[sl4] Re: Transhumanism Rising: Interesting discussion on Humanity+

From: Eschatoon Magic (eschatoon@gmail.com)
Date: Fri Oct 24 2008 - 12:10:04 MDT

I was VERY happy to see this post in the Transhumanism 2 comment
thread. It validates all the time we spend defending our ideas in
public fora:

"Prior to reading this debate, I assumed, somewhat complacently, that
transhumanists were indeed a bunch of technophilic fanatics and

I have to say, however, that most of the posts from the transhumanists
in this debate were very impressive and well-reasoned. It was,
instead, the counter-posts which appeared to be largely abusive and

I remain in doubt about the wisdom of transhumanism, but I also wonder
about the honesty of those who attack them. As the transhumanists
point out, they are advocating meliorism, not utopianism, yet they
continue to be mis-represented as utopians. That type of
mis-representation sets the alarm bells ringing, and I wonder how many
of those who oppose transhumanism do so because they believe that the
only type of salvation is religious salvation."

On Thu, Oct 23, 2008 at 5:52 PM, Eschatoon Magic <eschatoon@gmail.com> wrote:
> Flooded by transhumanist-friendly comments to the first blog post,
> Appleyard has written a second blog post:
> http://www.bryanappleyard.com/blog/2008/10/transhumanism-2.php
> Let's show him that he will not run away from us so easily!
> My comments - links in
> http://transumanar.com/index.php/site/transhumanism_rising/
> In a very interesting blog post on Transhumanism Rising, author Bryan
> Appleyard (How to Live Forever or Die Trying) concedes that "What I
> like about transhumanists is their naked, unapologetic radicalism…
> they simply ask, what's so great about human life as it now is?…
> transhumanism is a coming thing, a future faith". But the tone of the
> article is mostly negative: "their technophilia is oppressive and
> naive. Much of the magazine [H+] is just gadgetry with attitude.".
> He also says: "What I don't like about transhumanists is the fact that
> they simply refuse to understand certain arguments of their
> opponents". He may have a point here, but I don't "refuse" to
> understand their arguments - I just don't understand them. I don't
> understand why disease should be better than health, and death should
> be better than life. I simply don't understand it. I have seen loved
> ones dying, and I can tell you that death is ugly. You know that too.
> It is understandable that previous generations, unable to imagine life
> extension and immortality technologies, forced themselves to accept
> death (if you cannot escape something, you'd better like it). But we
> are beginning to see that aging and death are engineering problems
> waiting for engineering solutions. In reply Appleyard quotes Leon
> Kass, Francis Fukuyama and Bill McKibben, who "have attacked this
> idea, arguing, in essence, that death is an essential aspect of our
> humanity". This is, to say it in good Latin, BULLSHIT. I consider
> curiosity, kindness and love for others, and appreciation of beauty
> and art, as essential aspects of our humanity. NOT DEATH.
> I have to say that Appleyard makes an effort to be as fair and
> objective as possible given his bias, and that the comment thread is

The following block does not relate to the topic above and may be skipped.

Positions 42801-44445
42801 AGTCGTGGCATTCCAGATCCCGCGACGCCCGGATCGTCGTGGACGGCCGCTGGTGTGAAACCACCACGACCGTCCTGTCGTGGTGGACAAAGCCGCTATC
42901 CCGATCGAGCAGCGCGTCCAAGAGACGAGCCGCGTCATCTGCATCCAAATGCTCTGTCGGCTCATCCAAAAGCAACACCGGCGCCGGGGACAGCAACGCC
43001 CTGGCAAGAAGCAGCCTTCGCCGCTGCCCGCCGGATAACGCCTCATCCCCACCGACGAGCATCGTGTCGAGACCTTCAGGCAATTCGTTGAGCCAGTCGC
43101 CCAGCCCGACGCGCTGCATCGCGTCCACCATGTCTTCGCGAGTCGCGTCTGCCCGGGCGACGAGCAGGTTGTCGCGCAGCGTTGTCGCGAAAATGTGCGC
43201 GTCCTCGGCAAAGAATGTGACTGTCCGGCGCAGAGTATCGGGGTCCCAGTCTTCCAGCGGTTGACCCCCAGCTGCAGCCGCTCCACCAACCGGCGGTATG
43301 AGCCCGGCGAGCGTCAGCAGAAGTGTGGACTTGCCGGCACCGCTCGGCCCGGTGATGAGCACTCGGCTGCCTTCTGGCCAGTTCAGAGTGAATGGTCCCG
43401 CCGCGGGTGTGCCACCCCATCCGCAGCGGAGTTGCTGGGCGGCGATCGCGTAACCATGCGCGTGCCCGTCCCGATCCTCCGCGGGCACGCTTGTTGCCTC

> surprisingly interesting, with a mix of declared transhumanists, rabid
> anti-transhumanists, and neutral interested observers. I especially
> liked the comment of the reader who, referring to Appleyard
> exhortation "It's time to burnish your best pro-death arguments",
> replied "Hey, didn't Auschwitz already make that argument about as
> convincingly as it can be made?".
> In a followup post on Transhumanism 2 Appleyard concedes that "Our
> accelerating power to transform the world will, inevitably, give us
> the power to transform ourselves. All sorts of enhancements will
> occur, not least enormously increased life span. This may not be
> possible but there are good reasons for thinking it will be.". But
> then, prehaps surprised by the transhumanist-friendly attidude of many
> readers of the first post, he repeats easy and dull non-arguments like
> "this is, in part, a consumerist idea - you buy medical immortality
> much as you would buy a pair of shoes.".
> Disgusting, isn't it. Buying life as easily and affordably like buying
> a pair of shoes. It this an outrageous insult to the holiness of
> suffering and the tragically beautiful mistery of death? Perhaps, but
> this is precisely what I want: to give everyone on the planet easy and
> affordable access to more health, more life and, why not, more
> happiness. This is what transhumanism is about.
> On Wed, Oct 22, 2008 at 5:56 PM, Eschatoon Magic <eschatoon@gmail.com> wrote:
>> Transhumanism Rising
>> http://www.bryanappleyard.com/blog/2008/10/transhumanism-rising.php#links
>> This article triggered by the publication of Humanity+ is basically
>> fair, but more negative than positive. Interesting that some of the
>> comments are in our favor. Please leave comments.
>> --
>> Eschatoon Magic
>> http://cosmeng.org/index.php/Eschatoon
>> aka Giulio Prisco
>> http://cosmeng.org/index.php/Giulio_Prisco
> --
> Eschatoon Magic
> http://cosmeng.org/index.php/Eschatoon
> aka Giulio Prisco
> http://cosmeng.org/index.php/Giulio_Prisco

Eschatoon Magic
aka Giulio Prisco

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